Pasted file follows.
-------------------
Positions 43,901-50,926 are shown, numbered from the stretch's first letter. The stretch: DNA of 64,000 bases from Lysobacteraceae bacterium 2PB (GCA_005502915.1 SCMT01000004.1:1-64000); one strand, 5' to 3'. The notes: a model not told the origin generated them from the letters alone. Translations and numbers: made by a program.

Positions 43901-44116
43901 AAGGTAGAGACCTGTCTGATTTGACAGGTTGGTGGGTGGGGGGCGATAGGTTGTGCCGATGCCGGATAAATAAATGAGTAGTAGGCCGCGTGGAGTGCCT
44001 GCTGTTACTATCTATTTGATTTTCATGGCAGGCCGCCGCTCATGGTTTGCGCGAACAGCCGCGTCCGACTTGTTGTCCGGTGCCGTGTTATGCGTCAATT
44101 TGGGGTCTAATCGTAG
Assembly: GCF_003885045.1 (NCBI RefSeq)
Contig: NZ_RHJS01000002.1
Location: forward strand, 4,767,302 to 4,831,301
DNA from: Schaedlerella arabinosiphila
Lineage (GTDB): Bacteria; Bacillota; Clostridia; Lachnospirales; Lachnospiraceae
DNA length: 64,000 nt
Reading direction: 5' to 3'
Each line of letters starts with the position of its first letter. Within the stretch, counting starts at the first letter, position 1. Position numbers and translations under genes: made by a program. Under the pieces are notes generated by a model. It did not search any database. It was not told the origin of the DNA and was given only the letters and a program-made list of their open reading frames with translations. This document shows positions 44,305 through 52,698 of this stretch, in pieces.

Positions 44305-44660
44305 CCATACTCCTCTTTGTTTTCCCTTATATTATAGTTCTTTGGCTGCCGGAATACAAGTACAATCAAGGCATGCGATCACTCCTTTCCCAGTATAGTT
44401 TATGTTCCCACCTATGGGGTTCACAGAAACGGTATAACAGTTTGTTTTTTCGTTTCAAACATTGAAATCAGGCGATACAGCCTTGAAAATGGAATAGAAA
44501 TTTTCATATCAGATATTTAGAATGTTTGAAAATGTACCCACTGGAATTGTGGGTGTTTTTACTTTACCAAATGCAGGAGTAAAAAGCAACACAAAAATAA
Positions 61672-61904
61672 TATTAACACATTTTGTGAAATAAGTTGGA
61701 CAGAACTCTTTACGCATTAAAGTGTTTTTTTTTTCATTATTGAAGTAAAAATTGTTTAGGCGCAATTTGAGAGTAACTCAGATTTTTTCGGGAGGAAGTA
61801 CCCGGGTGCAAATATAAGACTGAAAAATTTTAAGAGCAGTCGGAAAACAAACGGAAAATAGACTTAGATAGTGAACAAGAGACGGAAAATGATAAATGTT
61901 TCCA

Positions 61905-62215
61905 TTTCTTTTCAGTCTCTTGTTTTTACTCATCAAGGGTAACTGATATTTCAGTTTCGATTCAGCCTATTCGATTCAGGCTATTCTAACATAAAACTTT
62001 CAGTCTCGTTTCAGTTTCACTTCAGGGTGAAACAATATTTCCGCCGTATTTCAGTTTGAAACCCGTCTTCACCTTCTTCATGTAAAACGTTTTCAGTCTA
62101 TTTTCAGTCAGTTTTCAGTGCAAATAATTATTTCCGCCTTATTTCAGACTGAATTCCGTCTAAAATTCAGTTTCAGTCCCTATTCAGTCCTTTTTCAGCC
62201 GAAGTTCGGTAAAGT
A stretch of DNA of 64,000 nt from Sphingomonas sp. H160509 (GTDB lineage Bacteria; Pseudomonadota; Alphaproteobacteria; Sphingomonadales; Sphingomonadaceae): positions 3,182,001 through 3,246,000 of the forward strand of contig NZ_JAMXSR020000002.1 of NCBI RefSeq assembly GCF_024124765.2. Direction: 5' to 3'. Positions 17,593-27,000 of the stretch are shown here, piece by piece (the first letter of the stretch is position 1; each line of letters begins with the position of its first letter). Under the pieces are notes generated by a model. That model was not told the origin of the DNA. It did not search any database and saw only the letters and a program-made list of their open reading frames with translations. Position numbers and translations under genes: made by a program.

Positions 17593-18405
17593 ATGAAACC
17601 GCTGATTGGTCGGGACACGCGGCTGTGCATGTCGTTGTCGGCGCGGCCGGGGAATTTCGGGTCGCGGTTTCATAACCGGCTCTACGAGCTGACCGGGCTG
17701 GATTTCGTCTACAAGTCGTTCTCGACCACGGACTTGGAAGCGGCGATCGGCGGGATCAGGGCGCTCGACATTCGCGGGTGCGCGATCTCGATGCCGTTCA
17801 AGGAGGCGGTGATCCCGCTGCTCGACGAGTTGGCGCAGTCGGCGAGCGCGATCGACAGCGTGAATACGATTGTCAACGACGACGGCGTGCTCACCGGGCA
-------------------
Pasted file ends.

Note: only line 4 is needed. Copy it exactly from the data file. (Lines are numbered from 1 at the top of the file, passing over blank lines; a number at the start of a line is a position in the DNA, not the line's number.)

44001 GCTGTTACTATCTATTTGATTTTCATGGCAGGCCGCCGCTCATGGTTTGCGCGAACAGCCGCGTCCGACTTGTTGTCCGGTGCCGTGTTATGCGTCAATT